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Screw Head Stripped? Here’s How to Remove It

Stripped screws are life’s way of kicking you while you are already down. Having an impending repair held hostage by a stuck fastener is enough to drive anyone up the wall. But that’s your cue to collect your wits and attack the problem with our handy tips and tricks to extract the most hopelessly stripped screws.

While it’s easy to remove stubborn screws in furniture and heavy machinery with brute force, consumer electronics devices such as laptops, smartphones, and computers warrant a gentler approach. Here’s how to remove stuck screws gently without damaging your precious gadgets.

Don’t Let Threadlockers Ruin Your Day

Electronic devices sporting aluminum or metal cases are often secured by screws reinforced with thread-locking compound. Manufacturers use low-strength thread-locking adhesives designed to prevent screws from shaking loose, while also allowing easy removal by common hand tools. However, such threadlockers may harden over time and cause small screws to strip or otherwise prove difficult to unscrew.

Using a hair dryer on the low heat setting to heat the general area of ​​the stubborn screw can weaken the adhesive bond enough for convenient removal. Just be sure to keep the heat below 200°F for screws in metal chassis. Screws fastened in brass inserts embedded in plastic molding shouldn’t be subjected to temperatures beyond 140°F.


How to Remove a Stripped Screw: Low Effort Approach

You have a genuinely stripped screw at hand, if none of the aforementioned solutions have worked out. Although desperate times call for desperate measures, it pays to try common-sense solutions first.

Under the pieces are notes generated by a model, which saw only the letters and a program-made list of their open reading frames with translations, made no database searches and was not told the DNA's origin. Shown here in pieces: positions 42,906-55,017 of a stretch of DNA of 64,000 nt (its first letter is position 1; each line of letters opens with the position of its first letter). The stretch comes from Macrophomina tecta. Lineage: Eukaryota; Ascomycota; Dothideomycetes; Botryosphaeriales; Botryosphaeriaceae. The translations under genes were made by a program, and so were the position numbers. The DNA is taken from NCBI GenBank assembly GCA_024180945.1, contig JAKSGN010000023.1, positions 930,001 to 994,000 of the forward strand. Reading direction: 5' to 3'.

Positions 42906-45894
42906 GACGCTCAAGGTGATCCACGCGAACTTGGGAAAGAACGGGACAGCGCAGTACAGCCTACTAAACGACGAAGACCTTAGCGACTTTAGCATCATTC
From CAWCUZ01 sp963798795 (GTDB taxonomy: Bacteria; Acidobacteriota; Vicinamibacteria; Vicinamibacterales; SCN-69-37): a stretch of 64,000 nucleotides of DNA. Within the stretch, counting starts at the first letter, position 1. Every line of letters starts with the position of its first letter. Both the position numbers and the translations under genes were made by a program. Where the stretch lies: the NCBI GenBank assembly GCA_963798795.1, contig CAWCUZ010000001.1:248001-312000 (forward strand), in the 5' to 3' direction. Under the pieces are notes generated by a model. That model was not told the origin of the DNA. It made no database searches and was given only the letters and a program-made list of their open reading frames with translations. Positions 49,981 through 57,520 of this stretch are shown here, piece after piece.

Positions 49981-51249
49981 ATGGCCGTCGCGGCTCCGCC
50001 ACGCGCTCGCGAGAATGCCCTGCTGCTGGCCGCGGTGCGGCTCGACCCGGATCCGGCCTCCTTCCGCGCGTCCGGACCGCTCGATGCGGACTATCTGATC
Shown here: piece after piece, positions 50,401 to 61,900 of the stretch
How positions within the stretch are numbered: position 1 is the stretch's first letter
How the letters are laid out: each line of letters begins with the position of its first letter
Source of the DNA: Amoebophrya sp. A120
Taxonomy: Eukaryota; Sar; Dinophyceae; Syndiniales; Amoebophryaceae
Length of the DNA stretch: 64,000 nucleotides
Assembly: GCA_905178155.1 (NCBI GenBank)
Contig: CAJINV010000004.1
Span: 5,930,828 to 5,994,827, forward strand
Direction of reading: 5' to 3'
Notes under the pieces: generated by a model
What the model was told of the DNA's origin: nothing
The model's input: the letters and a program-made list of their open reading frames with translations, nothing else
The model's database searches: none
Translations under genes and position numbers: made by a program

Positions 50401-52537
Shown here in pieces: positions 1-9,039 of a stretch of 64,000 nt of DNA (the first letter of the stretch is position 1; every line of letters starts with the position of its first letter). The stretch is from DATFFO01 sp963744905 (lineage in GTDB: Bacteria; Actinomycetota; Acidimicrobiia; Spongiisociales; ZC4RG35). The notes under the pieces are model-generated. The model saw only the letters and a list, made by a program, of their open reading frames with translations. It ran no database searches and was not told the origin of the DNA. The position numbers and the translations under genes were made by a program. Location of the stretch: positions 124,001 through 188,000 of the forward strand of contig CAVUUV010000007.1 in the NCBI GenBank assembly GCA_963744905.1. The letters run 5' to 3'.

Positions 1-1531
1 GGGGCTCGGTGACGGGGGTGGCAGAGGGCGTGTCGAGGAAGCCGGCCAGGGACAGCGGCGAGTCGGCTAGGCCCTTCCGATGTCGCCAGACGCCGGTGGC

1. Switch to Hand Tools

Consider switching to hand tools if you have been using electric screwdrivers. Manual screwdrivers not only allow you to apply torque in a controlled manner, but the superior feedback provided is also critical to prevent the screw head from being damaged further. It’s deceptively easy to mangle stuck screws with electric screwdrivers. However, there are rare exceptions to this rule such as DeWalt’s gyroscopic screwdriver.

2. Upsize the Tip

Depending on how badly the screw head has been mangled, you can try a screwdriver tip that’s one size larger. This works on Phillips head, hex, Torx, and pentalobe security screws found in common electronic gadgets. The larger profile of the tips just might be enough to grip the stripped screw head.

3.Try a Different Tip

The advice to use the right tip doesn’t apply when you already have a stripped screw at hand. In such cases, an appropriately sized slotted screwdriver might help you unscrew a mangled Phillips head fastener. The sharper profiles of a Torx screwdriver tip might also provide just enough grip to release a rounded hex head screw. However, this will also cause premature wear on the screwdriver tip. Try using a tool you don’t mind potentially ruining.

4. Every Screw’s Slotted if You Are Brave Enough

You’re stuck with a stripped screw most likely because it was crafted from an overly soft material. That also makes it easy to hammer a brand-new slot into the screw head with a slotted screwdriver. This way, you can transform any stripped screw into the slotted variety. Be sure to avoid this route when dealing with devices sporting plastic chassis, for obvious reasons.